I'm using SVM and (neural network) for a time series prediction data-set in MATLAB R2016a with 800 samples. Currently I'm using 10-fold cross validation and grid search to find best SVM parameters. I'm using 90 samples (after this 800 samples) as out-of-sample to check performance of final model using best SVM (and neural network) parameters and training my model on whole first 800 samples.

The test accuracy of final model (10-fold cross validation) is about 98% (sensitivity and specificity of about 98%) but when I check designed model on last 90 out-of-sample data (which trained using whole first 800 samples) I have a poor accuracy (about 55~59% total accuracy, sensitivity and specificity). This is daily forecasting of a financial market. Why I have this behavior? I checked normal k-fold cross validation and sliding window validation (discussed below in comments). I had mentioned behavior (poor out-of-sample accuracies) in two methods.

  • 1
    $\begingroup$ accuracy is not a proper scoring rule, so it will select the wrong model with high probability. Use a proper scoring rule like log-likelihood or brier score. $\endgroup$
    – Sycorax
    May 16, 2016 at 13:49
  • $\begingroup$ @C11H17N2O2SNa. I got same results with bier score in SVM model. why? any suggestion? $\endgroup$ May 16, 2016 at 14:58

1 Answer 1


You need to use time-series cross-validation to tune your models, rather than random cross-validation.

e.g. (borrowing from Rob Hyndman's blog):

library(fpp) # To load the data set a10
plot(a10, ylab="$ million", xlab="Year", main="Antidiabetic drug sales")
plot(log(a10), ylab="", xlab="Year", main="Log Antidiabetic drug sales")

k <- 60 # minimum data length for fitting a model
n <- length(a10)
mae1 <- mae2 <- mae3 <- matrix(NA,n-k,12)
st <- tsp(a10)[1]+(k-2)/12

for(i in 1:(n-k))
  xshort <- window(a10, end=st + i/12)
  xnext <- window(a10, start=st + (i+1)/12, end=st + (i+12)/12)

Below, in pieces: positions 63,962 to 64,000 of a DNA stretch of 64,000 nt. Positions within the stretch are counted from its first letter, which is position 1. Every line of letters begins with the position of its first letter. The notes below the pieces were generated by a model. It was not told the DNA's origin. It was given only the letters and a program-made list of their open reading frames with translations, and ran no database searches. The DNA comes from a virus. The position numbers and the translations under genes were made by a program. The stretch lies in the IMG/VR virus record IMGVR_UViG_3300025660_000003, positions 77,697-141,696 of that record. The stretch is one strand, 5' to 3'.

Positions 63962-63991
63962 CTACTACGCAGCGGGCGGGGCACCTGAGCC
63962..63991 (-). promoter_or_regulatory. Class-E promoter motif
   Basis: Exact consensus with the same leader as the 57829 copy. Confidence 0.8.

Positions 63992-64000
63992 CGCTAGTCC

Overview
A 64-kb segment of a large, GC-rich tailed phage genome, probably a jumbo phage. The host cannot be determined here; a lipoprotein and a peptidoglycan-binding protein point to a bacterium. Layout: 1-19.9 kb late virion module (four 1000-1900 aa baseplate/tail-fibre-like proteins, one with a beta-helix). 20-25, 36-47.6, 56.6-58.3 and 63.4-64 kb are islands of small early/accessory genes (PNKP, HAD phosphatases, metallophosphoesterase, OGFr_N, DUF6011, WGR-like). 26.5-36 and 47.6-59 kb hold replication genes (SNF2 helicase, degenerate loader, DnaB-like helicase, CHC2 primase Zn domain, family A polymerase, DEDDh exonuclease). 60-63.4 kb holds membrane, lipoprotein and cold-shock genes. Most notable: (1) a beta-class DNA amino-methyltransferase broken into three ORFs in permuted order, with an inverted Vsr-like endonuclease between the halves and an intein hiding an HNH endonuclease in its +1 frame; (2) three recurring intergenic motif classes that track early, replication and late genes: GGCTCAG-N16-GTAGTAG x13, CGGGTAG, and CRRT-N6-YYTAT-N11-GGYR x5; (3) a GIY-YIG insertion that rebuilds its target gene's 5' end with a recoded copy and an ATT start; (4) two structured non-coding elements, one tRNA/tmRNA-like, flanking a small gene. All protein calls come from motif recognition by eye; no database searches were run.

fit1 <- tslm(xshort ~ trend + season, lambda=0)
  fcast1 <- forecast(fit1, h=12)
  fit2 <- Arima(xshort, order=c(3,0,1), seasonal=list(order=c(0,1,1), period=12), 
      include.drift=TRUE, lambda=0, method="ML")
  fcast2 <- forecast(fit2, h=12)
  fit3 <- ets(xshort,model="MMM",damped=TRUE)
  fcast3 <- forecast(fit3, h=12)
  mae1[i,1:length(xnext)] <- abs(fcast1[['mean']]-xnext)
  mae2[i,1:length(xnext)] <- abs(fcast2[['mean']]-xnext)
  mae3[i,1:length(xnext)] <- abs(fcast3[['mean']]-xnext)

plot(1:12, colMeans(mae1,na.rm=TRUE), type="l", col=2, xlab="horizon", ylab="MAE",
lines(1:12, colMeans(mae2,na.rm=TRUE), type="l",col=3)
lines(1:12, colMeans(mae3,na.rm=TRUE), type="l",col=4)
  • $\begingroup$ Thank you for answer. I used both normal and your proposed cross validation techniques but I have same behavior. $\endgroup$ May 16, 2016 at 13:56
  • $\begingroup$ I used this technique: fold 1 : training [1:n-50], test [n-50:n-40] ~~ fold 2 : training [1+10:n-40], test [n-40:n-30] and so on. This is just an example with imaginary numbers. Is this the same method? If not, please describe more about your technique. I'm not familiar with R. $\endgroup$ May 16, 2016 at 19:53
  • $\begingroup$ I checked porposed method in : stats.stackexchange.com/questions/14099/… but I have same problem. $\endgroup$ May 16, 2016 at 21:27

Your Answer

By clicking “Post Your Answer”, you agree to our terms of service, privacy policy and cookie policy

Not the answer you're looking for? Browse other questions tagged or ask your own question.